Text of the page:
by Mandi Em
When my son was 3 years old, I decided to go back to school to get a degree. As a 22-year-old high school dropout and single parent at the time, I was an unlikely candidate for higher education. However, I was able to make it work, and I am so grateful that I did. The hard work was worth it, and the bonus was that the whole experience was not nearly as difficult as I had assumed it would be.
When I was a teenager I ended up only partially completing grade 11. At 19, I gave birth to a baby boy and didn’t put much thought into not having a high school diploma. A few years later, I separated from my son’s father and realized that my lack of options when it came to employability was an issue. I was in a “starting over” phase of life, and realized that getting an education was the best choice for me, so I could ensure a better future for my son and I.
I enrolled in college and completed some assessment testing to be able to sign up for classes. At this point, I was trying not to invest too much thought into what my end goal was. Instead, I was quite literally taking it one day at a time, trying to complete any schooling I could to include it on a resume that was mainly built on customer service.
The biggest challenge that I faced when I went back to school as a parent was at the intersection of childcare and money. Most parents are familiar with the struggle of needing to have childcare to make money, however, it costs money to pay for that childcare. It’s a bit of a catch-22. Living in the Lower Mainland where daycare and living costs are so high, this was even more difficult.
As far as finances went, it was hard but not impossible. I took out student loans and applied for every grant and bursary available. I spent many hours filling out forms in the financial aid office, where they urged me to apply for everything, especially because many financial awards go unclaimed. I maintained good grades (which helped me land scholarships) and was eligible for many grants and bursaries geared towards niche groups such as women, single parents, and older students. I got a part-time job within the college as a tutor and student assistant, and was able to fit it in classes while my son was still at daycare.
The biggest asset I had when it came to my return-to-school experience was ambition. I went to school with driven students, but I also shared the classroom with students that were there for fun, to fill time, or to keep their parents happy. My drive came from wanting to have an easier life for my son and I. And truthfully, if my drive wavered, I had the sense to see that I was in it– collecting debt, paying for childcare, and losing time with him while he was small. As a parent and older student I simply couldn’t afford to screw around.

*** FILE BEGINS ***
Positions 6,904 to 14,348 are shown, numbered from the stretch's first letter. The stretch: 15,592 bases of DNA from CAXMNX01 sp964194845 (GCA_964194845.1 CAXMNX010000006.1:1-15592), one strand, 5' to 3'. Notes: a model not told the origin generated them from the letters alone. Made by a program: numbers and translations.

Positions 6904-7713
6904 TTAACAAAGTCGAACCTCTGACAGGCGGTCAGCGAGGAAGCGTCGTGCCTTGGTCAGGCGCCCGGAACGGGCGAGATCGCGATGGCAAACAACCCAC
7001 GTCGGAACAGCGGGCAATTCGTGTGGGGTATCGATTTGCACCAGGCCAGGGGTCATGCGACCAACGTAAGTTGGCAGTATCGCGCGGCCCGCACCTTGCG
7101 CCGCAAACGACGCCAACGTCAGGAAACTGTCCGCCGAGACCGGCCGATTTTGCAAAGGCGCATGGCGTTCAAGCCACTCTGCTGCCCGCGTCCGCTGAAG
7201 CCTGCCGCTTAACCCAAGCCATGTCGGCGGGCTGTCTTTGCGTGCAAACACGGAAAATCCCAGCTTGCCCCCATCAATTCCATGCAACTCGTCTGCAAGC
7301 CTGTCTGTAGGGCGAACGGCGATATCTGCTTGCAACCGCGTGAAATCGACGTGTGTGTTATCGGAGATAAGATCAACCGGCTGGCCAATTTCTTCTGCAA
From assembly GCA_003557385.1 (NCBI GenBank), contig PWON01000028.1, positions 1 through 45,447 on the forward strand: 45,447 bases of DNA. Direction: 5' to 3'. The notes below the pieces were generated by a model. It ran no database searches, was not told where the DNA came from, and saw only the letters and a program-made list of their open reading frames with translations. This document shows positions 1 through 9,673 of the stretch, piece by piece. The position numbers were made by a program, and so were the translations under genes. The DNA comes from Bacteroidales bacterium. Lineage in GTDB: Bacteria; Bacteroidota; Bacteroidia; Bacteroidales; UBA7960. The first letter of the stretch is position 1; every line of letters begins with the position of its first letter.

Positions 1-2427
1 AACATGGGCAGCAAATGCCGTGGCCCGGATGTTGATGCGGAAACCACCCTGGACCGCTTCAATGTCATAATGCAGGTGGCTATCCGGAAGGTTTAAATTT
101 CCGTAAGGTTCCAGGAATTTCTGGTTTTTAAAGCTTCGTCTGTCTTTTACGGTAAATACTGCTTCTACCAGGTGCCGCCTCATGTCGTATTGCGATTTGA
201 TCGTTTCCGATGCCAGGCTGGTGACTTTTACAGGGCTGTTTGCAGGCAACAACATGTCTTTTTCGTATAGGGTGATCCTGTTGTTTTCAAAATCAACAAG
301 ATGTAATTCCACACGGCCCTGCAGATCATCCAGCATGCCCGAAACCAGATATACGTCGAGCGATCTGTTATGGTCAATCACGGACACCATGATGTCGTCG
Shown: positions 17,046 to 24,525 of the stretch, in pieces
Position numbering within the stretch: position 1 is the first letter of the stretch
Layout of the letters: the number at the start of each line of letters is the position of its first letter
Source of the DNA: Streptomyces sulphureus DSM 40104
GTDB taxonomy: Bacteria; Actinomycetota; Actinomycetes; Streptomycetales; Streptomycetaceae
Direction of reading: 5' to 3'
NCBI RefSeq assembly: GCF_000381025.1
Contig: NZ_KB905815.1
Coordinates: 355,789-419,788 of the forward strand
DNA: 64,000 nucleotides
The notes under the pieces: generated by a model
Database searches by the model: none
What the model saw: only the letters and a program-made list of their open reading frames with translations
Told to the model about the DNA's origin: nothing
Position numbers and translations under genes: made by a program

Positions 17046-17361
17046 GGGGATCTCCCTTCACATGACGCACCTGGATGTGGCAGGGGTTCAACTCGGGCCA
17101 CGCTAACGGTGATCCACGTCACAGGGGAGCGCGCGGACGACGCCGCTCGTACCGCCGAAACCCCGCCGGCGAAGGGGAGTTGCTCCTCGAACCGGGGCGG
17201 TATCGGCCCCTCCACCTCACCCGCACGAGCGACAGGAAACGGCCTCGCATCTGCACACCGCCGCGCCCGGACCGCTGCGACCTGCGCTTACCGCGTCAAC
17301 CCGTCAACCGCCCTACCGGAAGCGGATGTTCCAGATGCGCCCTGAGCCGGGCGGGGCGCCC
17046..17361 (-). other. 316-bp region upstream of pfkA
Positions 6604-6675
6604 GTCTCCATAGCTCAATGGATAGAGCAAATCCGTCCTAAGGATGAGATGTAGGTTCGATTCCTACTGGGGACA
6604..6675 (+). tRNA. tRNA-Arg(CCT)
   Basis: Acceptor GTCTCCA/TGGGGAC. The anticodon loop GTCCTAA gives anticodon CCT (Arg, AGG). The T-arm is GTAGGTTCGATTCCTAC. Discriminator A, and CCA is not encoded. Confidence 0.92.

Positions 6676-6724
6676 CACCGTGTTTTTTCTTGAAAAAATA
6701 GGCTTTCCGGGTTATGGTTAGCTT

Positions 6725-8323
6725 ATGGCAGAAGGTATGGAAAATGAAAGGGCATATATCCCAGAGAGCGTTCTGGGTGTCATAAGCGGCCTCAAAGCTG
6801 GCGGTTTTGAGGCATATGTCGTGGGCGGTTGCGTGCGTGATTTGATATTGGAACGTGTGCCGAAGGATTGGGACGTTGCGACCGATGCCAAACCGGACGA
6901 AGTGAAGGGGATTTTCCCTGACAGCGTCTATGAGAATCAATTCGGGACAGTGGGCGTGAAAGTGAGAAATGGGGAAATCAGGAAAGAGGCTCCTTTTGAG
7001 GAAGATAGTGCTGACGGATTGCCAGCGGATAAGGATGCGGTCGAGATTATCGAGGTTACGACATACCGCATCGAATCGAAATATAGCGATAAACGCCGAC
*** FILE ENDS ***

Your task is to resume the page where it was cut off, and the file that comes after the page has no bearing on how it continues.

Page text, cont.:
I managed to complete a 4-year Bachelor of Arts Degree in Psychology in approximately 5 years. I didn’t take summers off in favour of having a reduced year-round course load. By the end of my degree, it felt like collapsing at the finish line of a marathon. I would be lying if I said I didn’t look at my son, who was no longer a tiny one and feel guilty for the things I missed. But I accomplished my goal, and showed him the value of education and working hard to reach your goals.
After completing school I briefly worked for the school district as an educational assistant, and then went on to manage a program for developmentally-disabled adults. I’ve had many professional opportunities arise as a result of obtaining my degree. I’m currently working as a freelance writer to stay home with my kids, and even this has become easier because of my experiences in school.
Although going to school as a parent and high school dropout was hard, I have zero regrets and feel that had it happened any differently I wouldn’t have had the success I did. I needed it to be a struggle to take it seriously, and I needed the pressure of my life circumstances at the time to keep me moving.
5 Tips for Going Back to School As A Parent
1) Apply for financial aid.
Spend some time at the financial aid office learning about what your options are and apply for everything you are eligible for.
2) Check out Student Services.
The student services office has resources for students, and you might find support available there that you wouldn’t ordinarily know exists.
3) Be upfront with your professors.
Lead with the fact that you are a parent and returning student. This open communication will be an asset should you need a deadline extension or to miss classes due to your parenting responsibilities.
4) Don’t be afraid to ask for help.
If you have friends or family who can help, it never hurts to ask. This can be as simple as watching your child for a couple of hours so you can study.
5) Go slow.
There is no need to set any records here. If you need to drop a class or take a semester off, weigh all the pros and cons. It can be stressful to juggle everything so it’s best not to overdo it and make things even harder on yourself.